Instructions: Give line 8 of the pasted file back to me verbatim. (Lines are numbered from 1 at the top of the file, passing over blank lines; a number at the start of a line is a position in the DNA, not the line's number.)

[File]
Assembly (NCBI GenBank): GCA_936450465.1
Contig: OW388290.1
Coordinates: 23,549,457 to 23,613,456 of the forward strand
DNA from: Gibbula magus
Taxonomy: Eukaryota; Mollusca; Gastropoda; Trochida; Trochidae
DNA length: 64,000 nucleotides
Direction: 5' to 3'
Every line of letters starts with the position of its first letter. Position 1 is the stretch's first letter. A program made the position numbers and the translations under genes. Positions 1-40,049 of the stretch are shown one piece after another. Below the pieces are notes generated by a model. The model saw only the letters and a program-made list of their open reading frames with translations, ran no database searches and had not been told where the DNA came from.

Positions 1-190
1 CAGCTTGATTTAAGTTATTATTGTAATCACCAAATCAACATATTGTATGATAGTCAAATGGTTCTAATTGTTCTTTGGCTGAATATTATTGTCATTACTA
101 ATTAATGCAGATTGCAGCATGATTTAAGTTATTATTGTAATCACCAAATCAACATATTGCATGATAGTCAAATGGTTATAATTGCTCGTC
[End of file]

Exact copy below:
Every line of letters starts with the position of its first letter. Position 1 is the stretch's first letter. A program made the position numbers and the translations under genes. Positions 1-40,049 of the stretch are shown one piece after another. Below the pieces are notes generated by a model. The model saw only the letters and a program-made list of their open reading frames with translations, ran no database searches and had not been told where the DNA came from.